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Very interesting...thanks to you both! Lorrie, can you elaborate on shamans keeping themselves intact in the human pool, or at least intending to do so? Why would we? 

Further, you said there's no particular design for what threads wind up becoming a part of you but its not random either, is it? I think about themes that have been recurring throughout my past lives that continue to resonate, like being the village healer...it seems seamless.

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15 hours ago, Rodulf said:

It's my understanding that the Maker beliefs came from France, correct? If so, I wonder how much Norse shamanism may have influenced it, through the Norman invasion. The "energy pool" you referred to sounds very similar to the Germanic "Ginnungagap" the void of magically charged space, that the Multiverse arose from and will dissolve back into.

Technically, it was the region of Gaul, which I think overlaps parts for France and Germany? It's definitely possible there was some influence at some point as it is an old tradition. The 'modern' form of it happened around 600 years ago, roughly. I'm not sure about Ginnungagap being the energy pool, from the description I read, it sounds more like what we would call the abyss. The energy pool is basically the human mold, each species has a mold and an energy pool where individuals return to. And yes, DNA does create a thread through all of it as parents DNA/energy gets transferred to children but other energy comes in as well.

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3 hours ago, peastacey said:

Very interesting...thanks to you both! Lorrie, can you elaborate on shamans keeping themselves intact in the human pool, or at least intending to do so? Why would we?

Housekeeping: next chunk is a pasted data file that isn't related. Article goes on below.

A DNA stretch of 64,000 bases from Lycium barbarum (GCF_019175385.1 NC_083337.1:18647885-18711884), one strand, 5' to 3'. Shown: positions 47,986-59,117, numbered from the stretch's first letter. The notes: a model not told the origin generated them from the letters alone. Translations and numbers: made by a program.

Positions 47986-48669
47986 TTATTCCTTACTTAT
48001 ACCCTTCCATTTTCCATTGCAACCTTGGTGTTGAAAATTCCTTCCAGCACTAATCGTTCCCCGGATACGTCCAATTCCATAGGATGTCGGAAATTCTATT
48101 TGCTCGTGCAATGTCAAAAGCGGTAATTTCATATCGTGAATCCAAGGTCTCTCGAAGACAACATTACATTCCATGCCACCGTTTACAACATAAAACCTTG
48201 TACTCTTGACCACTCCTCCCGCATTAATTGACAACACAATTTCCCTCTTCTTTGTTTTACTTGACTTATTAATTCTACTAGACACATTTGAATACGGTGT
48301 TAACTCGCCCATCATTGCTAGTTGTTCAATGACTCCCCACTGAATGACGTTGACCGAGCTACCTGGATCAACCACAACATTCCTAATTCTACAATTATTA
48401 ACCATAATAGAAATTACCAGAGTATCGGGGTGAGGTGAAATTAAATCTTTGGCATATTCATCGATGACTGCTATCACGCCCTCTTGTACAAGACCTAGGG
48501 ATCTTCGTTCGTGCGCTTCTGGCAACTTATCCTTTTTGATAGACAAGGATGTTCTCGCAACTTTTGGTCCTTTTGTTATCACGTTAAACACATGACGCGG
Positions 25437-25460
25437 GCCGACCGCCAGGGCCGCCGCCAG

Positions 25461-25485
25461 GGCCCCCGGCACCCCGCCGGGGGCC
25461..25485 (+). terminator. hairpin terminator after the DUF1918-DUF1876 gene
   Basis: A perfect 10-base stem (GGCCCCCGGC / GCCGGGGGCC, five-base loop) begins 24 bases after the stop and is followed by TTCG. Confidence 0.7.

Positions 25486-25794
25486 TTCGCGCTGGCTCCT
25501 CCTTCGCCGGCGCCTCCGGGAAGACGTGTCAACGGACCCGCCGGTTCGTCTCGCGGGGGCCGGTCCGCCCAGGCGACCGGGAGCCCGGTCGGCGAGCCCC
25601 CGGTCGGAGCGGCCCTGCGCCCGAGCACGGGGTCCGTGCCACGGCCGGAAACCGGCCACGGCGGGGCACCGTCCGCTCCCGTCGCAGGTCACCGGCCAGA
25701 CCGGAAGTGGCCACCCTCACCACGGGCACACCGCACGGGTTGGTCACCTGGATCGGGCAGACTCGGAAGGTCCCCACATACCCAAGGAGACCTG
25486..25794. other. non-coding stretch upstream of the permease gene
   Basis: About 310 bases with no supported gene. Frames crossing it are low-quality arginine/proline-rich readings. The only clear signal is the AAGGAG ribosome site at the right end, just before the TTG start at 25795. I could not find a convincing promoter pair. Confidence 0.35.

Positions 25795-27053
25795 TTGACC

Further, you said there's no particular design for what threads wind up becoming a part of you but its not random either, is it? I think about themes that have been recurring throughout my past lives that continue to resonate, like being the village healer...it seems seamless.

Some people want to be immortal. ;) At one time, I thought that would have been cool to be able to exist beyond time but am not so sure now, it seems quite lonely. As far as themes in past lives, as far as the cosmology goes, there would always be a somewhat fresh start. Not all of your past lives were village healers and not all of your energy now is a village healer. But maybe one of those past village healers had a very strong intent to persevere into the future or maybe your particular makeup now has a strong village healer intent that seeks to connect with knowledge from the past. 

That being said, there does seem to be an amalgam effect happening over thousands of years of like attracting like in people's predilections.  Over time, people's individual lives - as they pass through death and new configurations are created in a new individual (that has never existed before exactly), you can see that many people feel drawn to be something, an artist, farmer or healer that doesn't match their current lives family background. They often feel like they are a mismatch. It would be an interesting journey to take to try and take in that process of life and re-birth happening over millennia to see if/what human energy is evolving into.